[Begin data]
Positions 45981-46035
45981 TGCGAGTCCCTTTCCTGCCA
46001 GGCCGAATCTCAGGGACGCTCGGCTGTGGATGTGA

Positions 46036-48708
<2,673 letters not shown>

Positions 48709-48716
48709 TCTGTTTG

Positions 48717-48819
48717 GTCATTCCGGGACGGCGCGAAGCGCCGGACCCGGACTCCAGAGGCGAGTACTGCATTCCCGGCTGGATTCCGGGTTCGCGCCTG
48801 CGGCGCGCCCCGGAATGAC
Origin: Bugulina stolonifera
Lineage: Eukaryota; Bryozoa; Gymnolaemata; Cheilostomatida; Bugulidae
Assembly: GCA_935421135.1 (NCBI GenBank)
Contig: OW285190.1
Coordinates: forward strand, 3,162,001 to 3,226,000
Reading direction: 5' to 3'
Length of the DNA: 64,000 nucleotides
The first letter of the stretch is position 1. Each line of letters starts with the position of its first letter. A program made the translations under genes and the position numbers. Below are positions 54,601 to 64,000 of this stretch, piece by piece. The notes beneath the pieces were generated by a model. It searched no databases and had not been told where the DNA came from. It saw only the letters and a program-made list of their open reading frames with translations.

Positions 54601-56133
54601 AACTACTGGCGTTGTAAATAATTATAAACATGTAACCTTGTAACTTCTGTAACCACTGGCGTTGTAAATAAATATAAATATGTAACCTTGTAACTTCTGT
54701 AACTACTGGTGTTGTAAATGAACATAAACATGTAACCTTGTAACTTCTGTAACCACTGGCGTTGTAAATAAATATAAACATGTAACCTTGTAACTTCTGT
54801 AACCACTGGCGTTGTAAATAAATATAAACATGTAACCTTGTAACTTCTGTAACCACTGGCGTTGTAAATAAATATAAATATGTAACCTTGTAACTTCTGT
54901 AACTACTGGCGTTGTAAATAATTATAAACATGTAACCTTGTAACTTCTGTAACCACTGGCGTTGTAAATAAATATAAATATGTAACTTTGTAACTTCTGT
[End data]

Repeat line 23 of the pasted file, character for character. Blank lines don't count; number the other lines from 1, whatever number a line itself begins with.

54901 AACTACTGGCGTTGTAAATAATTATAAACATGTAACCTTGTAACTTCTGTAACCACTGGCGTTGTAAATAAATATAAATATGTAACTTTGTAACTTCTGT